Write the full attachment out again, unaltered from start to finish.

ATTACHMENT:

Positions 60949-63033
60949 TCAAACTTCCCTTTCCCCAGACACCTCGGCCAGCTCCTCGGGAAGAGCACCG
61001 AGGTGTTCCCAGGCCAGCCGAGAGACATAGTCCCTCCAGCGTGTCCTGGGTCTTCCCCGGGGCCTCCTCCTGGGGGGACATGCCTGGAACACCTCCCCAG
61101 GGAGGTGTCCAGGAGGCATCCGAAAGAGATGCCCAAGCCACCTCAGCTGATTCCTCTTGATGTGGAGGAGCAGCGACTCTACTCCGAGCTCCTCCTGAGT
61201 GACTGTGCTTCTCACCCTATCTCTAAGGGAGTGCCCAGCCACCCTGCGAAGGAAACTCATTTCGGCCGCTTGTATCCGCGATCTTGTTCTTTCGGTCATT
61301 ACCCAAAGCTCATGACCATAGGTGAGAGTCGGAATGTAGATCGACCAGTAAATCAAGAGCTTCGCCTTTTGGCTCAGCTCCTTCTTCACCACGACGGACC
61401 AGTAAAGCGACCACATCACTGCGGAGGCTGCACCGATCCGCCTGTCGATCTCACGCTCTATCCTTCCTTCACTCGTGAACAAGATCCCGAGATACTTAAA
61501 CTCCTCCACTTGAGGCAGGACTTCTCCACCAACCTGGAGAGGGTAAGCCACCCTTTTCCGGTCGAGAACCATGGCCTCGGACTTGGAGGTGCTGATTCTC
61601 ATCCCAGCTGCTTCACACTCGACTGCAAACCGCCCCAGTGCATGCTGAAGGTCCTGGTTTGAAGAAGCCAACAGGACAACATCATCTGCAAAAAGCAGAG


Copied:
Positions 60949-63033
60949 TCAAACTTCCCTTTCCCCAGACACCTCGGCCAGCTCCTCGGGAAGAGCACCG
61001 AGGTGTTCCCAGGCCAGCCGAGAGACATAGTCCCTCCAGCGTGTCCTGGGTCTTCCCCGGGGCCTCCTCCTGGGGGGACATGCCTGGAACACCTCCCCAG
61101 GGAGGTGTCCAGGAGGCATCCGAAAGAGATGCCCAAGCCACCTCAGCTGATTCCTCTTGATGTGGAGGAGCAGCGACTCTACTCCGAGCTCCTCCTGAGT
61201 GACTGTGCTTCTCACCCTATCTCTAAGGGAGTGCCCAGCCACCCTGCGAAGGAAACTCATTTCGGCCGCTTGTATCCGCGATCTTGTTCTTTCGGTCATT
61301 ACCCAAAGCTCATGACCATAGGTGAGAGTCGGAATGTAGATCGACCAGTAAATCAAGAGCTTCGCCTTTTGGCTCAGCTCCTTCTTCACCACGACGGACC
61401 AGTAAAGCGACCACATCACTGCGGAGGCTGCACCGATCCGCCTGTCGATCTCACGCTCTATCCTTCCTTCACTCGTGAACAAGATCCCGAGATACTTAAA
61501 CTCCTCCACTTGAGGCAGGACTTCTCCACCAACCTGGAGAGGGTAAGCCACCCTTTTCCGGTCGAGAACCATGGCCTCGGACTTGGAGGTGCTGATTCTC
61601 ATCCCAGCTGCTTCACACTCGACTGCAAACCGCCCCAGTGCATGCTGAAGGTCCTGGTTTGAAGAAGCCAACAGGACAACATCATCTGCAAAAAGCAGAG